Be Easy on Yourself: You Are Allowed To Make Mistakes
The shock of our airfare’s $3,000 price tag behind us, we enjoyed our time in Slovenia. Next up: Austria. From our base in Innsbruck the following week, we wanted to explore more of the country. We decided to take the train to Vienna, stay overnight, then stop in Salzburg, midway on the way back to Innsbruck, the next day. At the railway station I got a brochure from the ticket counter while Bill set off to buy a bottle of water. Mixed signals meant we had almost zero time till departure when we finally found each other again. That’s how we got on the wrong train -- the one going in the opposite direction of our intended destination. Instead of Vienna, we found ourselves in Munich.
We finally got to Vienna mid-afternoon instead of before lunch as we had planned. I was stressed. My dear husband said, “Charge it to experience; we’re allowed to make mistakes.” We started to walk and made it to St. Stephen’s Cathedral, the Mozart House, the opera house, Karlskirche, the Hofburg Palace, and the Museum Quartier. The only Vienna bucket-list site we missed: Schonbrunn Palace.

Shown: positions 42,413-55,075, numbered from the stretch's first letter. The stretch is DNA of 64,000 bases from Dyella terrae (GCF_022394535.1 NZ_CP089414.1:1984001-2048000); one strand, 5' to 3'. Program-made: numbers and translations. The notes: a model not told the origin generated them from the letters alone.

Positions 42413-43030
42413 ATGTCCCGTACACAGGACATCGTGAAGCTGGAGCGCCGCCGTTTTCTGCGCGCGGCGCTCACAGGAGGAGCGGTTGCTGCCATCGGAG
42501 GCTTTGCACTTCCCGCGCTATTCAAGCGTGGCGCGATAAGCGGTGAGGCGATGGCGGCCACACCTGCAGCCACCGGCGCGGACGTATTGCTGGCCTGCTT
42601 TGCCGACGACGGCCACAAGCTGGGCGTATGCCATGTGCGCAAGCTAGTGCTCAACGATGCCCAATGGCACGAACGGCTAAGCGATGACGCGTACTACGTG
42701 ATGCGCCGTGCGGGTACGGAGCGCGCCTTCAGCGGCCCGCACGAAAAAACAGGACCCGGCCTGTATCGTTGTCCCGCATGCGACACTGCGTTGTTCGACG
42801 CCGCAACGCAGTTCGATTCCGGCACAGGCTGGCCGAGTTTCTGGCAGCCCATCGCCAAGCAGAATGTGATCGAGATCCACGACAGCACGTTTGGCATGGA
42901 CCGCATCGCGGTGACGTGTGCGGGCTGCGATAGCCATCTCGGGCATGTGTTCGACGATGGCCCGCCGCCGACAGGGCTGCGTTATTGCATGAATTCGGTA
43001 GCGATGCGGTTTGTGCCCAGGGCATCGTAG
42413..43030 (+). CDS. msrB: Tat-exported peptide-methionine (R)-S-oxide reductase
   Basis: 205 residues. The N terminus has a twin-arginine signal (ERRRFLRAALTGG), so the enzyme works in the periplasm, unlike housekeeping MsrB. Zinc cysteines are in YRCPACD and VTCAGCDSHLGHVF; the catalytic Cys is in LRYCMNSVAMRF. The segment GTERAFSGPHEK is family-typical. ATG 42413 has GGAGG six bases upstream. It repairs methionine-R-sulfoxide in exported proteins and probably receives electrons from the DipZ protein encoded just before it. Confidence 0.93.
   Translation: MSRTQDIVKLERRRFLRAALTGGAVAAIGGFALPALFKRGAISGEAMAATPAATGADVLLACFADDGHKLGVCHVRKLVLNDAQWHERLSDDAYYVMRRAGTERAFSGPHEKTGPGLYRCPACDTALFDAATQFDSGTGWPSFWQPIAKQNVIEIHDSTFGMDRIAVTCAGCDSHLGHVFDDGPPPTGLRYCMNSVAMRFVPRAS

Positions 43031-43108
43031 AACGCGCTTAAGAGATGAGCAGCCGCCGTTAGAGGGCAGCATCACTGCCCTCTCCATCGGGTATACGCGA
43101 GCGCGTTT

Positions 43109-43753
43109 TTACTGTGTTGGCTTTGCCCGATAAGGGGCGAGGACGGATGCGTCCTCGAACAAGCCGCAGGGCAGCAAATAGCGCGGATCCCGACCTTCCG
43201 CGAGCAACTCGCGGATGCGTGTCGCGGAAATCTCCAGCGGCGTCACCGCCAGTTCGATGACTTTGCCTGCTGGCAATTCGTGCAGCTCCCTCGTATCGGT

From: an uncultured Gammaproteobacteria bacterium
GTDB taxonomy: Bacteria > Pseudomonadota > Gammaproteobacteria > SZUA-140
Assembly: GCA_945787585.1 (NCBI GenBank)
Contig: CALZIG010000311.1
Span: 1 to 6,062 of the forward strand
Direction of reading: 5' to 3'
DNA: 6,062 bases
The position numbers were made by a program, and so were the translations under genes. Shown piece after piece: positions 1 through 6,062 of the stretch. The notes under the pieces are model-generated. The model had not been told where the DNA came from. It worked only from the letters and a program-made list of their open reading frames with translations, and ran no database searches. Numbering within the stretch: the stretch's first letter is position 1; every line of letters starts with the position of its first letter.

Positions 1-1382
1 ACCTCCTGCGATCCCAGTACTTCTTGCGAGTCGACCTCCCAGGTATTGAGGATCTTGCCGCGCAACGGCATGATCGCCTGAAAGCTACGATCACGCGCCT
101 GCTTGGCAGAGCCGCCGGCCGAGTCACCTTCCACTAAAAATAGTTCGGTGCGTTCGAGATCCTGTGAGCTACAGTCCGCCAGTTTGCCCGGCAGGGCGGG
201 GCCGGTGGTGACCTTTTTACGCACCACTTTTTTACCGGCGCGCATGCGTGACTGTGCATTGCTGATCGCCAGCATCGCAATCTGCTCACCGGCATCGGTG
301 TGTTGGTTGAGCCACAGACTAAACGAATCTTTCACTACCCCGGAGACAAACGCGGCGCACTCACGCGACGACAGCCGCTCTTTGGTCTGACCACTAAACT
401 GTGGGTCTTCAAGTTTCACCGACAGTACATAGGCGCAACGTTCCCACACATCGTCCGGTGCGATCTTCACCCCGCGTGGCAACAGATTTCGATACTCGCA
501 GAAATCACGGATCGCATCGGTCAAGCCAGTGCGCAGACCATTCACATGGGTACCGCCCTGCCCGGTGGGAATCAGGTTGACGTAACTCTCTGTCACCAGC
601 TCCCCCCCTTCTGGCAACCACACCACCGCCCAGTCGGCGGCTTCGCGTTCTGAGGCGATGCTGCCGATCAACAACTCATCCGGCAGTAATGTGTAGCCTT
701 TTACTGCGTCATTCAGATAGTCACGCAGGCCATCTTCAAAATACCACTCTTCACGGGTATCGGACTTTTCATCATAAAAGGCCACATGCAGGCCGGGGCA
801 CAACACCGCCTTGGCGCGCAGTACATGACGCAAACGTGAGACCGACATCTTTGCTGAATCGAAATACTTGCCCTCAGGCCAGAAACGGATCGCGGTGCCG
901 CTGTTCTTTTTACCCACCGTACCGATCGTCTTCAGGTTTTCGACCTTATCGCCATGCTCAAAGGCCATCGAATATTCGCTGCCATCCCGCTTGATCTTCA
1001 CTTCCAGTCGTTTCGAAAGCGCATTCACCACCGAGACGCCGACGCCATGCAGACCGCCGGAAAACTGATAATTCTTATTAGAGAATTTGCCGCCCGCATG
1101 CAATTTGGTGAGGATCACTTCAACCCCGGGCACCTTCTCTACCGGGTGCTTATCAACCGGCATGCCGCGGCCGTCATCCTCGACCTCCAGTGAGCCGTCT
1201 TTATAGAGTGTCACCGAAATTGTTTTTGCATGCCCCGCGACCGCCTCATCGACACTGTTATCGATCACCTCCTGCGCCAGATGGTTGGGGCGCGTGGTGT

Granted, we had to run from place to place. It was great that they were so close to each other. We even ended the day with dinner complete with sacher torte -- a classic Austrian chocolate cake -- at a Viennese coffee house. We would’ve preferred to go to the Hotel Sacher for the original, but, as luck would have it, they have an outlet in Innsbruck.
There Are Many Good People On The Road
Our next base was Oberstaufen, Germany. This is where our bad luck turned into really good luck. After one of our long day trips, we missed the shuttle bus back to our resort. Tired and hungry, I must have looked utterly desperate when I found out the next shuttle was an hour away. A German couple who was also waiting at the station read each of the posters (all in German), looking for available alternatives for us. They didn’t find any, but it didn’t matter. We loved the gesture.